Are empathy and rationality necessarily opposed? This question is at the core of many debates about ethical action, including the recent Boston Review forum "Against Empathy." Some participants, such as Barbara H. Fried, see empathy as a danger for policy-making, leading to a “fixation on proximate and emotionally salient consequences” rather than a careful accounting of positives and negatives. Others, particularly Simon Baron-Cohen, argue that rationality divorced from empathy is a tremendous force for evil, responsible for some of the world’s greatest atrocities. Still others suggest that forces other than empathy should supplement rationality and motivate us to act; Jesse Prinz, for example, nominates righteous anger.

A similar debate about the role of rationality has characterized the recent controversy over the ALS Ice Bucket Challenge. As many critics have noted, the Challenge’s participants—who either dump a bucket of ice over their heads or donate $100 to the ALS Association, then challenge friends to do the same—hardly seem motivated by a rational calculation of the benefits of ALS research; few of those who do donate presumably spent much time considering whether their charitable dollar might be put to more effective use elsewhere. The response has generally been to stress the importance of doing thoughtful research before making a donation, as Vox’s Julia Belluz does, or to urge individuals to undertake rationally motivated “structural changes to how you live your life” rather than making a one-time donation on impulse, as non-profit founder William MacAskill writes for Quartz.

The interesting thing about the Challenge is that most of the participants do not seem particularly motivated by empathy, either. Few seem to imagine the suffering of an ALS patient or try to experience it alongside them. For Vice’s Arielle Pardes, a particularly caustic critic, this reveals that the Challenge-takers are motivated by “narcissism masked as altruism.” But it also means that the Challenge is not subject to some of the downsides of empathy that Paul Bloom cites in his essay, such as the potential for burnout or exhaustion.

Philosophical arguments that only address motivations for individual behavior, rather than the bases of social movements and large-scale activism, leave out some of the most important ethical questions in a democratic society. In fact, once we start to look at instances of collective action like the Challenge rather than either individual behavior or disinterested policymaking, I would argue that neither empathy nor rationality has much explanatory power on its own. Instead, people tend to participate in activism of any kind out of habit, in response to social pressure, or because it seems exciting—exactly the reasons (at least the last two) that people undertake the Challenge.

This is certainly the case for the archetypal form of collective action, voting. Even controlling for factors like age and education that correlate with turnout, the simple act of having voted in the past is a very strong predictor of future voting, and showing people that their turnout history is not on par with their neighbors’ is a great way to get them to the polls—although, like the Challenge, it also produces some backlash from people who dislike being pressured. Finally, there is a strong case that Americans used to vote at much higher rates precisely because voting used to be a celebratory, social activity rather than the dour act of personal responsibility that Pardes seems to think activism is supposed to be.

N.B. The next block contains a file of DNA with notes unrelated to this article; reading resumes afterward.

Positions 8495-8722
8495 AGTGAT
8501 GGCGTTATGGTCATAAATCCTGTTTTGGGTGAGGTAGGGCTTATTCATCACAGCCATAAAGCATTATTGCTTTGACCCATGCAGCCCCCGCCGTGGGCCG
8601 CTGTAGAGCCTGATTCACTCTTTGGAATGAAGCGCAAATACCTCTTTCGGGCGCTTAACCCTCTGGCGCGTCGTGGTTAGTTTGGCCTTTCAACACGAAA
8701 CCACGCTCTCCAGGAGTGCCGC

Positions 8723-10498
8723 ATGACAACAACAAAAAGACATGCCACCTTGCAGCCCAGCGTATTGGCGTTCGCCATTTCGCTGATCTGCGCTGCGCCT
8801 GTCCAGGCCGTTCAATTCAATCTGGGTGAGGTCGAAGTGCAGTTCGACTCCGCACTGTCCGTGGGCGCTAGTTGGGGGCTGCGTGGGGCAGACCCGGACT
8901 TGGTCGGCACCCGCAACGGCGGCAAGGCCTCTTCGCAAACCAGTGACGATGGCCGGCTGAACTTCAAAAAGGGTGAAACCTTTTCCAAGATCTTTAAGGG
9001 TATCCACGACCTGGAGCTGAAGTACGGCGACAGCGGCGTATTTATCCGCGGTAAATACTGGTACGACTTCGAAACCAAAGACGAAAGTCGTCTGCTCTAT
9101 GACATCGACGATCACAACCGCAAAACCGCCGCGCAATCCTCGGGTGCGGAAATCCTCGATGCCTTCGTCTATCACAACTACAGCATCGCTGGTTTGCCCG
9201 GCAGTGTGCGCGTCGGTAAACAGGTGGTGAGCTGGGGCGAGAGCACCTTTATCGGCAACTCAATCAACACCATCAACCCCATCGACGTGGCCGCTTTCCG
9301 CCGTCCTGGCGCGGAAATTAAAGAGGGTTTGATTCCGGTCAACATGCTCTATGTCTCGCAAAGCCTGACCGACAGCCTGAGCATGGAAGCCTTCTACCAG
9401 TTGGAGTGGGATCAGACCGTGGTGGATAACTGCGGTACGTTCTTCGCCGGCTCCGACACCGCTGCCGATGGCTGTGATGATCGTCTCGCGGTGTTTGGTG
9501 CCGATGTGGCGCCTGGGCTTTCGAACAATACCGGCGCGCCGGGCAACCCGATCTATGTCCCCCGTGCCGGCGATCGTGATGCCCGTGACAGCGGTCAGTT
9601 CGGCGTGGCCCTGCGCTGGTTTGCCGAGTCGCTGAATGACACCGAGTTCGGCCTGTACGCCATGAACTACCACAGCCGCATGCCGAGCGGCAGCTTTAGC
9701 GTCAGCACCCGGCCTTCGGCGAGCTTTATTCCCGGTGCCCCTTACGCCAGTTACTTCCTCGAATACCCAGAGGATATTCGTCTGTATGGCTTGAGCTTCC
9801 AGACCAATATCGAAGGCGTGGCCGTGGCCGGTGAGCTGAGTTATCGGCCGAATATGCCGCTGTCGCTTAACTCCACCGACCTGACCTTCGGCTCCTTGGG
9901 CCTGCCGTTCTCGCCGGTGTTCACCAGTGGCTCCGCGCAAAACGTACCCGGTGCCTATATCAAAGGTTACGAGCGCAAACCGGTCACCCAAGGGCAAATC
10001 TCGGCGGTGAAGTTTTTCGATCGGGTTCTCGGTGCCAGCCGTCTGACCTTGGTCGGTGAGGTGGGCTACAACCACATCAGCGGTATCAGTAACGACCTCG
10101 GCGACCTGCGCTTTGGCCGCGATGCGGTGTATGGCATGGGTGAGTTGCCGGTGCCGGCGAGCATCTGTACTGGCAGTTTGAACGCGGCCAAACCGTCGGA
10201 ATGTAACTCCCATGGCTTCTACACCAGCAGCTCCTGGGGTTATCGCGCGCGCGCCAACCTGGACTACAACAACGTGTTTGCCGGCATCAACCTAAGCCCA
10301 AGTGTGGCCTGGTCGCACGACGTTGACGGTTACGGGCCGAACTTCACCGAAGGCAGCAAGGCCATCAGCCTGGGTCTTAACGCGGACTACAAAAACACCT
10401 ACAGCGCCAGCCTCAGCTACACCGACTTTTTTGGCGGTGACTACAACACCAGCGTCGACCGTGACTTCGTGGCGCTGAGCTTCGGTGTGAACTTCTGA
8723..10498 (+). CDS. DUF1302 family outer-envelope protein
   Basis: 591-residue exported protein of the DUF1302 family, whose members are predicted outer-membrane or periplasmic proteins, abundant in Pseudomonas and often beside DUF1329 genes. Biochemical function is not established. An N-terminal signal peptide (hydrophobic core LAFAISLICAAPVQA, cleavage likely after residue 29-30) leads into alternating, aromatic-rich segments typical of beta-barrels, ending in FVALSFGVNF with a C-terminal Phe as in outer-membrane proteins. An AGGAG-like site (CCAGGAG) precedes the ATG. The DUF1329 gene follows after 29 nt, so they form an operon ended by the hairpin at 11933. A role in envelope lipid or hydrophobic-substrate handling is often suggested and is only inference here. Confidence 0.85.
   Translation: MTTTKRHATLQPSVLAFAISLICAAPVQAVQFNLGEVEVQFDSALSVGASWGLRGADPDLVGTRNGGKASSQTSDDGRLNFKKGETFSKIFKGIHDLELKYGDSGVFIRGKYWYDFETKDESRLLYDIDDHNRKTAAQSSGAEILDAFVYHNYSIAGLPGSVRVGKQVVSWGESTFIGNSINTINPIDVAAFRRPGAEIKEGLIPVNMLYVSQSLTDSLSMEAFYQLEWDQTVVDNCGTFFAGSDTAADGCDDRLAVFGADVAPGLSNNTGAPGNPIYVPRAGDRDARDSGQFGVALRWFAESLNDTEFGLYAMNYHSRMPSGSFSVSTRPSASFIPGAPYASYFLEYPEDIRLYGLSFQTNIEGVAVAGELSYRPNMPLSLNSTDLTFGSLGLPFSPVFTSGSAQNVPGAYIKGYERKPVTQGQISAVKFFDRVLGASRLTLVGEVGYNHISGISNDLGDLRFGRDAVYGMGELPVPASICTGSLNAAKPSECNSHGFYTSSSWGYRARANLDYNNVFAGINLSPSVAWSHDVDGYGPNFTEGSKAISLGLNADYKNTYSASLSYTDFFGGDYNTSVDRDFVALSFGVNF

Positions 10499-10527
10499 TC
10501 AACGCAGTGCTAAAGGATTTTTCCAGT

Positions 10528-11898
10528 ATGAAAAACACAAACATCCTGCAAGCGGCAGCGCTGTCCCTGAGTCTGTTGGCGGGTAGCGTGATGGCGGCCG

Viewed this way, viral campaigns are not different in kind than other forms of activism; they simply take certain facets of collective action to an extreme. Criticisms like Belluz’s and MacAskill’s are correct as far as they go—I am also a strong believer in directing charitable dollars to the most effective, evidence-backed causes—but every form of large-scale activism contains a healthy dose of non-rational motives. Just as a one-off viral campaign is not a systemic solution to inadequate funding for health research, simply exhorting individuals to behave more rationally is not a systemic solution to inadequate willingness to undertake collective action for important causes.

Of course, viral activism can have bad effects when put to use in misleading fashion for a problematic cause, such as the Kony 2012 effort, but the same is true of any tactic for motivating collective action. Efforts to make people more prone to rational deliberation are valuable, but causes also need to “meet people where they’re at” (to use a phrase familiar to professional activists). For better or worse, most people, even civic-minded ones, are not like the “effective altruists” described in Peter Singer’s piece, who rely solely on their “capacities for rational deliberation to decide what they actually do.”

The ALS Foundation is not responsible for that aspect of human nature; they just found a particularly good way to exploit, or rather harness it. We should spend as much time debating whether their choice of fundraising tactics was ethical as we do the actions and motivations of the individual Challenge-takers—both are morally and practically significant. By the same token, arguments about the value of empathy should address its role in collective action, as well as individual behavior and policy-making. Empathy on a personal level does have important political implications, especially in the philanthropic sphere where a handful of rich individuals direct huge sums to causes close to their heart. As flawed as the ALS Ice Bucket Challenge was, it represents a very different model for charity and is worth debating seriously for that reason alone. The Challenge may or may not be an example of effective, ethical collective action—but it should be evaluated with the understanding that those examples can be hard to come by.